50th Union World Conference on Lung Health Satellite Session focuses on ‘Managing Latent Tuberculosis Infection: A Way Forward for India’

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50th Union World Conference on Lung Health  Satellite Session focuses on ‘Managing Latent Tuberculosis Infection: A Way Forward for India’

The 50th Union World Conference on Lung Health, held for the first time in 50 years in India, featured a satellite session entitled: ‘Managing Latent Tuberculosis Infection: A way forward for India’ at the Hyderabad International Convention Centre today. Organised and hosted by the International Union Against Tuberculosis and Lung Disease (The Union) and India Health Fund with support from Sanofi – a global healthcare company in India- the session highlighted the importance of tackling latent TB infection (LTBI) in India, current interventions and the way forward.

An impressive panel of experts, TB and HIV survivors, included Dr. K.S. Sachdeva, Dy. Director General, Revised National Tuberculosis Control Program, India and Dr. Rohit Sarin, Director National Institute for Tuberculosis and Respiratory Diseases, New Delhi. The participants deliberated on topics such as diagnosis and treatment options for LTBI, vaccines and immunological markers for TB prevention, the role of the private sector, TB prevention strategies beyond medical management, and innovation as the way forward.

A person with LTBI has small quantities of dormant TB bacteria, but no symptoms or signs of TB disease and is not infectious. Without treatment, however, about 5-10% of such people will develop TB over a lifetime. Conditions such as diabetes, malnourishment, and HIV increase the risk of developing TB disease among persons with LTBI. Worldwide, an estimated 1.7 billion people – almost a quarter of the world’s population have LTBI. In low incidence settings such as Europe, most TB cases result from progression of LTBI to TB disease. Appropriate treatment of LTBI is available and can prevent progression to TB disease. Increasing availability of short-term treatment regimens against LTBI could make this more efficient and feasible.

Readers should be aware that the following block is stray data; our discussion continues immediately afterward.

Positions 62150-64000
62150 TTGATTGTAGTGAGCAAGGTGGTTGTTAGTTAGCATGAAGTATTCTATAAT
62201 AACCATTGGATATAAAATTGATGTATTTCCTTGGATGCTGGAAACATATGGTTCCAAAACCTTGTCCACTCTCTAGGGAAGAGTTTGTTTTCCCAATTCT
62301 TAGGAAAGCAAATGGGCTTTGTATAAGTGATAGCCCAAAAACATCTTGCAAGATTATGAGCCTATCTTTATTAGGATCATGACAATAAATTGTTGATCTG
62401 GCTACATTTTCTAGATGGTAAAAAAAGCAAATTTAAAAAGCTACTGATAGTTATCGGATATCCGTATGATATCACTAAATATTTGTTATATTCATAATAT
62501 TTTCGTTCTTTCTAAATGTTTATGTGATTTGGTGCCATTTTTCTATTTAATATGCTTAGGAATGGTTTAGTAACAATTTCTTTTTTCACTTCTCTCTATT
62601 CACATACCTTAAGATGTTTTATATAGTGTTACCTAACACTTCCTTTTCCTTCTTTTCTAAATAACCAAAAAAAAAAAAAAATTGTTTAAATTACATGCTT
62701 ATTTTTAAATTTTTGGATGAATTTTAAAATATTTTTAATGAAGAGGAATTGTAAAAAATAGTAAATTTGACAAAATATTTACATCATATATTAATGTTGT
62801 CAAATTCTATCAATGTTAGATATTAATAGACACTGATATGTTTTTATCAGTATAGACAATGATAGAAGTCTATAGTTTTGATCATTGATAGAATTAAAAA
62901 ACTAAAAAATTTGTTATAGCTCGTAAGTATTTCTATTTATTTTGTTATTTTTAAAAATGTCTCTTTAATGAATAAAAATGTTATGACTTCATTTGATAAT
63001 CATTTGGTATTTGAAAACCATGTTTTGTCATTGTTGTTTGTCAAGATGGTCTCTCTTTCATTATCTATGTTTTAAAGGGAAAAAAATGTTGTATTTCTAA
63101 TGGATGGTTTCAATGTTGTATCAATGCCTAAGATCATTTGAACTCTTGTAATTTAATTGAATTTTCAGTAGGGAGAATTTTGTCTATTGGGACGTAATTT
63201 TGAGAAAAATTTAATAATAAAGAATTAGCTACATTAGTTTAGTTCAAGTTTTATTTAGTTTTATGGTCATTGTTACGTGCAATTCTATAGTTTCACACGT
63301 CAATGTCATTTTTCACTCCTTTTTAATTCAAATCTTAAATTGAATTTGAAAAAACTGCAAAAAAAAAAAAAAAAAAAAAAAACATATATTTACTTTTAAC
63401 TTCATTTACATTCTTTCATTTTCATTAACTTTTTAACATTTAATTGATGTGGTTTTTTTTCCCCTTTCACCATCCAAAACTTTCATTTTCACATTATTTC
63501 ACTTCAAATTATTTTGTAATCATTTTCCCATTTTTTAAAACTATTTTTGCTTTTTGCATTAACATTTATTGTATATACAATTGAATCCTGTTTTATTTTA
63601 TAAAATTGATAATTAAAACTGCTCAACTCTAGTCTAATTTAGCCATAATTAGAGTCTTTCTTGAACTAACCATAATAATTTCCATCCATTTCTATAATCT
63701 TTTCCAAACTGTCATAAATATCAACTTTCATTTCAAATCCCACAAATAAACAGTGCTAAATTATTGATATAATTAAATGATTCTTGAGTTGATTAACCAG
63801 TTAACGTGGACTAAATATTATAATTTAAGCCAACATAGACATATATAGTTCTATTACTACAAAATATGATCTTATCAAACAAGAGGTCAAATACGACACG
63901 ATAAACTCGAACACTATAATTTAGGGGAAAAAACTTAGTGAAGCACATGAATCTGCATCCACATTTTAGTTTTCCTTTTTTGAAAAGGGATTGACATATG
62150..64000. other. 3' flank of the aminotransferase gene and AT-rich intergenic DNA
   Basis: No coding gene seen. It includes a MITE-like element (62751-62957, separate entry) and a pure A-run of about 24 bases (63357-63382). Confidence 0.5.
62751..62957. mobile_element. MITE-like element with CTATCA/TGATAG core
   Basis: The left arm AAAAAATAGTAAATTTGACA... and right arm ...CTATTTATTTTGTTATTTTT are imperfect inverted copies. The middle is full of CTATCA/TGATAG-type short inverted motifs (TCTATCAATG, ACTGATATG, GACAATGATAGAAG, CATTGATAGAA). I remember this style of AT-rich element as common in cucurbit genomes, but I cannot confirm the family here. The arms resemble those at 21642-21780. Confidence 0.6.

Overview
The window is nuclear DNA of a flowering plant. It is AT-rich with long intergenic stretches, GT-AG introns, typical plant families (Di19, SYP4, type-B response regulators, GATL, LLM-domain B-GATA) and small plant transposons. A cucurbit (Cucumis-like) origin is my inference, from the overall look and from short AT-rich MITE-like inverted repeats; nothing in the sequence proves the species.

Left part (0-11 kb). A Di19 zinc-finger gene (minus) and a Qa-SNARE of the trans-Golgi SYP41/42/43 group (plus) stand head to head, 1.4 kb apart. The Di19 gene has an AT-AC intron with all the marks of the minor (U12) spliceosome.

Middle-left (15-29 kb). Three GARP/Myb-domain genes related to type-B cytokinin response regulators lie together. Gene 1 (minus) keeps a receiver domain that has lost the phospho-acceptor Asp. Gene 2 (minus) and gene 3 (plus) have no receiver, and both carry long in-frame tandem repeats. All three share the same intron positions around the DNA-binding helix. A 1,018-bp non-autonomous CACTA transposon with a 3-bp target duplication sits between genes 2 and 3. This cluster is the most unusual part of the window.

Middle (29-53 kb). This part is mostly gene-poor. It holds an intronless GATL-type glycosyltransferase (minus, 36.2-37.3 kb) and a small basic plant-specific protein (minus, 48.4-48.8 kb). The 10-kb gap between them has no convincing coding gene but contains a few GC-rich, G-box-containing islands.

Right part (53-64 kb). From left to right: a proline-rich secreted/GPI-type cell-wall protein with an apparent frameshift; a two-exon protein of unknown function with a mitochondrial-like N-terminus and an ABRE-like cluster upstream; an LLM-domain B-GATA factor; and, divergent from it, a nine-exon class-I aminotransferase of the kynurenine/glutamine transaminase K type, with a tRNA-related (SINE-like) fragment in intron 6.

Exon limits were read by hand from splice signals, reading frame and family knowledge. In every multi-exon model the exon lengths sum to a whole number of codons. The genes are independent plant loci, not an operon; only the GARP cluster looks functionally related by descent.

India has the highest burden of TB disease in the world with an estimated incidence of approximately 2.7 million per year (2018) and studies show that about 40% of India’s population has LTBI.  Adoption of 2018 WHO recommendations to address LTBI in India will prevent TB cases occurring from those with LTBI and, as a result, further reduce transmission of TB disease. In order to succeed in this effort, India’s Revised National TB Control Program needs to identify high-risk groups, provide treatment and perform rigorous follow-up to ensure treatment completion. The United Nations High Level Meeting on TB (2018) recommended that globally 30 million people be put on treatment for LTBI by 2022 in order to meet WHO End TB targets.

There is evidence and greater consensus among global experts that countries with high burden such as India should also address latent TB along with TB disease. Therefore, India is determined to address LTBI and be an important player at the forefront of the fight against TB.


The Union World Conference on Lung Health is the world’s largest gathering of clinicians and public health workers, health programme managers, policymakers, researchers and advocates working to end the suffering caused by lung disease, with a focus specifically on the challenges faced by low-and lower-middle income populations.